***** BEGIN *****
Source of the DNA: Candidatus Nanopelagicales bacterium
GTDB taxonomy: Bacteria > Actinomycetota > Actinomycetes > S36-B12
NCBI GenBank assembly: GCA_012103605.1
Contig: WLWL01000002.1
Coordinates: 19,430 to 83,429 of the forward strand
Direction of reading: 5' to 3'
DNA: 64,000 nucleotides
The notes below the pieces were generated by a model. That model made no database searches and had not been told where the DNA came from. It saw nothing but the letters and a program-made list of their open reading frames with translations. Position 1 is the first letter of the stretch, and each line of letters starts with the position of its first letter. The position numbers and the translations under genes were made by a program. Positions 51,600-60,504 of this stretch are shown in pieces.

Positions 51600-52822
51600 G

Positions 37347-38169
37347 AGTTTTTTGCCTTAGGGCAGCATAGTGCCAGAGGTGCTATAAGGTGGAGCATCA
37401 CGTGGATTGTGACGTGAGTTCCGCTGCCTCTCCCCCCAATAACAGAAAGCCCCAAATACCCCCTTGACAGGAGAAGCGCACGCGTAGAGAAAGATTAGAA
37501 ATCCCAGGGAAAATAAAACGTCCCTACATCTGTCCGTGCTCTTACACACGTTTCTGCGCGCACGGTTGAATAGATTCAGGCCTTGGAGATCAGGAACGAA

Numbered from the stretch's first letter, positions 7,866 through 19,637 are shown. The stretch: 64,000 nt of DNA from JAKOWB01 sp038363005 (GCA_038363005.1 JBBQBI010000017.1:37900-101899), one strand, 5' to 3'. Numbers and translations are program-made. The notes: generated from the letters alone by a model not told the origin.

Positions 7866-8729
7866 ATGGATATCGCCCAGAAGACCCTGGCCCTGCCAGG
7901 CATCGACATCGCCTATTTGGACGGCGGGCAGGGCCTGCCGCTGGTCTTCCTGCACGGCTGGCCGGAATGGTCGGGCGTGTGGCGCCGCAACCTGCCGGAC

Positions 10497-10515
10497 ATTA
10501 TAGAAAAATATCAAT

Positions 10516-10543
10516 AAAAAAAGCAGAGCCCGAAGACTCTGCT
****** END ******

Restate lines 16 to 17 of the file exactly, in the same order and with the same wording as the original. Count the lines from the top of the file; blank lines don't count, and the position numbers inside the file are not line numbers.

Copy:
Positions 7866-8729
7866 ATGGATATCGCCCAGAAGACCCTGGCCCTGCCAGG